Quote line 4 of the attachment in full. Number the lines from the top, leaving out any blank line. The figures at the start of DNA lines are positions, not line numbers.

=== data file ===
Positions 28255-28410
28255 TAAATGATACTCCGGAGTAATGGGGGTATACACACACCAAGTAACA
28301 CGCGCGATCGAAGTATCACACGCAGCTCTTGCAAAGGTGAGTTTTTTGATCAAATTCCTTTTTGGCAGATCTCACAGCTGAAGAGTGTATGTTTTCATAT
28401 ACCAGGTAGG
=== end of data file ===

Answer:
28401 ACCAGGTAGG